Anticipating a lengthy rebuilding project, a second round of 24 co-op volunteers had been recruited for later rotation into the damaged area.
More than 40 vehicles were dispatched, including bucket trucks, pole-hauling trailers, and digging equipment.
The relief mission is similar to assistance rendered by Wisconsin co-ops 12 years ago following Hurricane Katrina. Personnel from 14 Wisconsin electric cooperatives were dispatched over a four-week period to Louisiana on a rotating basis, helping to rebuild a local co-op distribution system that had been almost totally destroyed.
It’s also similar—on a larger scale—to the ROPE (restoration of power in an emergency) program in which Wisconsin co-ops help each other shorten recovery times when severe weather damages local electric systems.
On three previous occasions since this past spring, ten Wisconsin co-ops have loaned out line crews in ROPE deployments to help others speed up rebuilding of storm-damaged systems.
Hurricane Irma Relief Mission
September 8, 2017—Volunteer line workers from more than a dozen Wisconsin electric cooperatives will be embarking Monday on a relief mission to assist in rebuilding vital energy systems in Florida.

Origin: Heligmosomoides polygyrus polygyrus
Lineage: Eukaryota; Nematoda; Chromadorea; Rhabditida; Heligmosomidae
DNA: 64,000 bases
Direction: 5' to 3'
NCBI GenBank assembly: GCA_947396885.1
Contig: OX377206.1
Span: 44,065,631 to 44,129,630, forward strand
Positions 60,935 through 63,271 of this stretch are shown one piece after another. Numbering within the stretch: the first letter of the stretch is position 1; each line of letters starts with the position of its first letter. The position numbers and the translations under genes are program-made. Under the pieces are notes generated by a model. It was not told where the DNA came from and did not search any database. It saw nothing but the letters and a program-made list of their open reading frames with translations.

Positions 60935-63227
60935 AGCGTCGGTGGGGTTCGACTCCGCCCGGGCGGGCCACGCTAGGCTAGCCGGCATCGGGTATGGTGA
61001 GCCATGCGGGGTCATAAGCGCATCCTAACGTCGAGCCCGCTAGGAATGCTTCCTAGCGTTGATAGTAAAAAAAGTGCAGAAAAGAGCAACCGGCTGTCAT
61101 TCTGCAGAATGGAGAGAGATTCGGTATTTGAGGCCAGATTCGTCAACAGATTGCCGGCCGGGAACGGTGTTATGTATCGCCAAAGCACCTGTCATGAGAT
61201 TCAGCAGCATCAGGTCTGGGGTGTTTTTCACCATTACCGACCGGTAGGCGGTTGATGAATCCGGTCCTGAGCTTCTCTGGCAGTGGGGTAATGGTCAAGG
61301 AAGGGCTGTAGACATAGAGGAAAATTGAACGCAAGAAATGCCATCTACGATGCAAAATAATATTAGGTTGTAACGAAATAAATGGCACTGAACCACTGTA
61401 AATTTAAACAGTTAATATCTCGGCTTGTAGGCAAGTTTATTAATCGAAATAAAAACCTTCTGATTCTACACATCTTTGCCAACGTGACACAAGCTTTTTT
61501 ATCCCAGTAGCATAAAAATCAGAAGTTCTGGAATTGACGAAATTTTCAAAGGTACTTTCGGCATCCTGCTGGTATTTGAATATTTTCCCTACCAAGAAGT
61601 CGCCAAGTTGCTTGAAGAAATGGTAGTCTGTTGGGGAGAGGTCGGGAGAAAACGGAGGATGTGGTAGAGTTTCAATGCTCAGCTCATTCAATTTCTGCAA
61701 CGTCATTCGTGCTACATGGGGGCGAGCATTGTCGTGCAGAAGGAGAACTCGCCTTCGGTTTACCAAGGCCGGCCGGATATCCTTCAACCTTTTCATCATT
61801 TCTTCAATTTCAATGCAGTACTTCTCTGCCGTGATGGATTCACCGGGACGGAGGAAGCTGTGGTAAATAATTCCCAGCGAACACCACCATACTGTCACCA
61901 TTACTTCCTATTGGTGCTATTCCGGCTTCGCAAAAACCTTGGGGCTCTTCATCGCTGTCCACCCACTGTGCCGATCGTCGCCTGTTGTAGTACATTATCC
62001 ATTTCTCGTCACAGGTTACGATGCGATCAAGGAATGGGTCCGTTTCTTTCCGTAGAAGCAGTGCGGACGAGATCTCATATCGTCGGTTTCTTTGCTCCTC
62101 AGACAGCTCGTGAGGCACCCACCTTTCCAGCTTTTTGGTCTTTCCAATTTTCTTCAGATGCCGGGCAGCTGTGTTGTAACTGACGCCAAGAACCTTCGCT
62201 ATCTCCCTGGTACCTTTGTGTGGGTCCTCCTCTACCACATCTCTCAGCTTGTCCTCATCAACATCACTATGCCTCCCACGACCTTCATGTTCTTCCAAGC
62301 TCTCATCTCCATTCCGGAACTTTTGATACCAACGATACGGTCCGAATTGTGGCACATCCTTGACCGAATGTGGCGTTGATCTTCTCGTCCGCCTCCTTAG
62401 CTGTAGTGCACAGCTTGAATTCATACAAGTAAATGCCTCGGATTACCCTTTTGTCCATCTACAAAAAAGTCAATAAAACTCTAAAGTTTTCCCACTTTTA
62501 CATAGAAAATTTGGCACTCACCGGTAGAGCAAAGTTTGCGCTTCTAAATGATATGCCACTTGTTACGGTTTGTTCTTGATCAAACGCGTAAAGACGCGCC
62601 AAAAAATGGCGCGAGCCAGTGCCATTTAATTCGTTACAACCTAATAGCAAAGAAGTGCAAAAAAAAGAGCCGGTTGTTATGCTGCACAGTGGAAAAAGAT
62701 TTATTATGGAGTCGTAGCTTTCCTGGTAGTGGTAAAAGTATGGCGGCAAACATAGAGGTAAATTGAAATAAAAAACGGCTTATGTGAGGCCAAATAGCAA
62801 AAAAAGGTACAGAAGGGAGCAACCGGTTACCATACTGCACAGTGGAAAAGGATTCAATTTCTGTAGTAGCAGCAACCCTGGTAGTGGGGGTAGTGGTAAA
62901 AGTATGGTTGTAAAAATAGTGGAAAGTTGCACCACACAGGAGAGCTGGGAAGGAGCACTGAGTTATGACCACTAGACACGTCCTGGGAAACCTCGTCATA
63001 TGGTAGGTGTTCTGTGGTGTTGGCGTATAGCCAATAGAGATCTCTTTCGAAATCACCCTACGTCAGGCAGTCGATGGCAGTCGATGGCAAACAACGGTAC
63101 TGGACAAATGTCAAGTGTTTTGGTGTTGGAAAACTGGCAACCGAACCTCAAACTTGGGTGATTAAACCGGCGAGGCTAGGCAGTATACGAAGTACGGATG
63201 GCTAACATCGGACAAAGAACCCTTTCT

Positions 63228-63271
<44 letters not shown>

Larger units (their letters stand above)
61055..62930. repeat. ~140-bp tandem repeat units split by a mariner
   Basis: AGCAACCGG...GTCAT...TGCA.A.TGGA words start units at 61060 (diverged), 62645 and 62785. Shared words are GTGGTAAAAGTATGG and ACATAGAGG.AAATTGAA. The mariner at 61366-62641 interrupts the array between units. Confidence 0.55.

At this time, a final count of participating cooperatives and crew members is not yet available; a conference call has been scheduled for early Monday to review last-minute details.
However, part of the relief contingent will be departing at 9:00 a.m. Monday, September 11, from the headquarters of Rock Energy Cooperative, 2815 Kennedy Road at Janesville.
Prior to Monday’s 9 a.m. departure, there will be a media availability with co-op personnel involved in coordinating and carrying out this project.
For those interested in covering the story—which will undoubtedly be developing over at least the next few weeks—arrival at Rock Energy by 8:00 a.m. Monday is highly recommended.
Hurricane Harvey Local Charitable Funds
August 31, 2017—To find local charitable organizations, click here.